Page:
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Sheila E.: ‘We Are the World’ Producers Used Me To Try To Get Prince

The sessions started at Hollywood, California’s A&M Studios the night of Jan. 28, 1985, and didn’t end until well after sunrise the morning of Jan. 29. By that point, it was clear that nothing quite like “We Are the World” could ever happen again. The Greatest Night in Pop, a new documentary on Netflix, brings it all back to vivid life: co-writers Michael Jackson and Lionel Richie joined by Stevie Wonder, Tina Turner, Ray Charles, Bob Dylan, Bruce Springsteen, and an improbably long list of other superstars, all crammed in to one room to record the most overstuffed posse cut in the history of humankind, with Quincy Jones producing.

With the release of the new documentary — and the 39th anniversary of the recording session — we took our own look back at the epochal mega-collab on the new episode of Rolling Stone Music Now, talking to Bao Nguyen, the documentary’s director; longtime Quincy Jones associate Tom Bahler, who arranged the vocals for “We Are the World”; and one of the night’s singers, Sheila E. Some highlights follow; to hear the full episode, go here for the podcast provider of your choice, listen on Apple Podcasts or Spotify, or just press play above.

Sheila E. felt tricked by the song’s producers. In the podcast, she expands on revelations from the documentary, in which she explains that she felt deceived by promises of a solo vocal part that never arrived. Instead, the producers kept pushing her to call Prince, her close collaborator at the time, and get him to come down to the session — which of, course, he never did. “Lionel and Quincy kept saying, ‘Why don’t you call Prince,’” she tells Rolling Stone Music Now. “Everyone took turns trying to get me to call him back and have him come down…. I just thought, wow, they were all my friends. That’s cold-blooded.” (Lionel Richie, one of the producers of the new documentary, didn’t dispute Sheila E.’s account, according to Nguyen.)

Bruce Springsteen talked for the documentary after Lionel Richie personally reached out to him. “In a way life was imitating art,” says Nguyen, “because [the original song] took all these artists to call each other up to tell them, like, ‘This is gonna be a hit.’”

When it came to choosing parts for the many singers, Quincy Jones left the choices mostly up to arranger Tom Bahler, but he did have a few definitive ideas of his own. “‘I have two requests,’” Bahler recalls Jones telling him. “‘One is, Lionel was the first one to write this, to begin it, so he should be the first voice we hear. Then, because Michael came in and they finished it together, Michael should sing the first chorus.’ And then, this is his humor, he said, ‘And I think you should bring Diana in for the second half of the first chorus, because some people think they’re the same person.’”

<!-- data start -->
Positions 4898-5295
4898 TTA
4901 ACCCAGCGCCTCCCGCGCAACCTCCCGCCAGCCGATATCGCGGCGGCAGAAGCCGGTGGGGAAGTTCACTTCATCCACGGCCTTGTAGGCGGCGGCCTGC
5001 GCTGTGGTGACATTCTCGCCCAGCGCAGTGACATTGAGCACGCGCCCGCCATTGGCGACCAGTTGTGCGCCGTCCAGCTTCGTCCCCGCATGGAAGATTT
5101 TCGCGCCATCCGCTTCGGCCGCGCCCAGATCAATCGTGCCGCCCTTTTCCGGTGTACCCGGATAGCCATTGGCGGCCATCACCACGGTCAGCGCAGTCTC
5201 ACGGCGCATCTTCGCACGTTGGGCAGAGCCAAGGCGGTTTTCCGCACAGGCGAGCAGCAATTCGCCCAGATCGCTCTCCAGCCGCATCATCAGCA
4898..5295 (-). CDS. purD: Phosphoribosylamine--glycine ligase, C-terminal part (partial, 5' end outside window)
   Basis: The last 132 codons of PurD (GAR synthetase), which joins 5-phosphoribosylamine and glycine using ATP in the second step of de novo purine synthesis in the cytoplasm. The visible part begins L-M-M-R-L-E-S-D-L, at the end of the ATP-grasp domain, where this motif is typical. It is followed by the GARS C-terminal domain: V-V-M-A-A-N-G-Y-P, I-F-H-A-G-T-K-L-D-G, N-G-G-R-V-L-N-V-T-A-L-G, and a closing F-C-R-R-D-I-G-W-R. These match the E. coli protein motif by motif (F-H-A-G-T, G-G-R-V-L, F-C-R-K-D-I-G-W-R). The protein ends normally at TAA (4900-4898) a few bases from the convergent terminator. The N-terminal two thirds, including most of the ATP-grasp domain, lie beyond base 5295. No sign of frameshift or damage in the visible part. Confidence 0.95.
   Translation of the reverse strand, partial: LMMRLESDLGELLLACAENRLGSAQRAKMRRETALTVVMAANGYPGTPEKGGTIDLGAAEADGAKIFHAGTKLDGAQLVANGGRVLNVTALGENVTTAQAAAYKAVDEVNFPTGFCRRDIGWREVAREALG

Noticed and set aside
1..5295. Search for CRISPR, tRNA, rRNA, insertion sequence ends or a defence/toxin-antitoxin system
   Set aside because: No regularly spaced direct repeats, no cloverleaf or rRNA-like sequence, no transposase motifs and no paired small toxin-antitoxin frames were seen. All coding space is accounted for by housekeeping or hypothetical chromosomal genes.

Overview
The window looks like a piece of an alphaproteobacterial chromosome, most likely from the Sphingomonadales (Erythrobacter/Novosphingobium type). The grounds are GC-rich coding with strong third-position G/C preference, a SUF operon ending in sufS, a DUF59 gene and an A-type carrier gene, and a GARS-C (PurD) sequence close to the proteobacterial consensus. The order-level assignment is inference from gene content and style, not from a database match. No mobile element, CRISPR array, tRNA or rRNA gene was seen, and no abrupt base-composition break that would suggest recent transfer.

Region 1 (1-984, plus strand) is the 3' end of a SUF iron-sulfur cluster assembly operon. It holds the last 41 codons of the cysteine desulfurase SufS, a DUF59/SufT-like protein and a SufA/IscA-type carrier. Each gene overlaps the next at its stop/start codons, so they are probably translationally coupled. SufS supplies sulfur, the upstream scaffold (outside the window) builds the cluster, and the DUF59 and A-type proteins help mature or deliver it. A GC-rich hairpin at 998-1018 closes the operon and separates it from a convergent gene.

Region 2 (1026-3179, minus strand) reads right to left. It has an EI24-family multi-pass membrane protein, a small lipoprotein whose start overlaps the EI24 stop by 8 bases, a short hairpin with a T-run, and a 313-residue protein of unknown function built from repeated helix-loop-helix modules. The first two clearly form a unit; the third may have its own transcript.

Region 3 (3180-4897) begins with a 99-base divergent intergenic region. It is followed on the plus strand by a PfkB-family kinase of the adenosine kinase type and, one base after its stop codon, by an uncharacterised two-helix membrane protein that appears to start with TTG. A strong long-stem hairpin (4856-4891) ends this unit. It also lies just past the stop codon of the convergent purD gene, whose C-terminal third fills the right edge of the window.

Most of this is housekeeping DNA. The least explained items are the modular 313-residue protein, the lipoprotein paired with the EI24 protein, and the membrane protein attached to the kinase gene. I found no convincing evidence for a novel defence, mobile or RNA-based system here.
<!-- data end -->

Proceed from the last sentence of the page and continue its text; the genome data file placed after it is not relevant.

Much of the behind-the-scenes footage of the session had no audio — but the filmmakers were able to painstakingly restore the sound after they learned that Life magazine reporter David Breslin had kept his own lo-fi recordings of it all. “Our archive producer was like, ‘Oh, let me just reach out to this Life magazine journalist and see what he’s got,;” says Nguyen. “He’s like, ‘Oh yeah, I’ve got hours and hours of my dictaphone.’ And so we got lucky.”

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Viral TikToks that suggest Michael Jackson was unhappy with Huey Lewis’ performance aren’t accurate. As the documentary explains in great detail, Lewis didn’t get his solo in the song until well into the recording session, when it became clear that Prince — who the producers hoped would take the part — was never going to show up. If anything, Jackson’s stoic expression during that part of the session was just reflecting his own shyness, and everyone’s stress over the sudden switch.

Download and subscribe to Rolling Stone‘s weekly podcast, Rolling Stone Music Now, hosted by Brian Hiatt, on Apple Podcasts or Spotify (or wherever you get your podcasts). Check out six years’ worth of episodes in the archive, including in-depth, career-spanning interviews with Bruce Springsteen, Mariah Carey, Halsey, Neil Young, Snoop Dogg, Brandi Carlile, Phoebe Bridgers, Rick Ross, Alicia Keys, the National, Ice Cube, Taylor Hawkins, Willow, Keith Richards, Robert Plant, Dua Lipa, Questlove, Killer Mike, Julian Casablancas, Sheryl Crow, Johnny Marr, Scott Weiland, Liam Gallagher, Alice Cooper, Fleetwood Mac, Elvis Costello, John Legend, Donald Fagen, Charlie Puth, Phil Collins, Justin Townes Earle, Stephen Malkmus, Sebastian Bach, Tom Petty, Eddie Van Halen, Kelly Clarkson, Pete Townshend, Bob Seger, the Zombies, and Gary Clark Jr. And look for dozens of episodes featuring genre-spanning discussions, debates, and explainers with Rolling Stone’s critics and reporters

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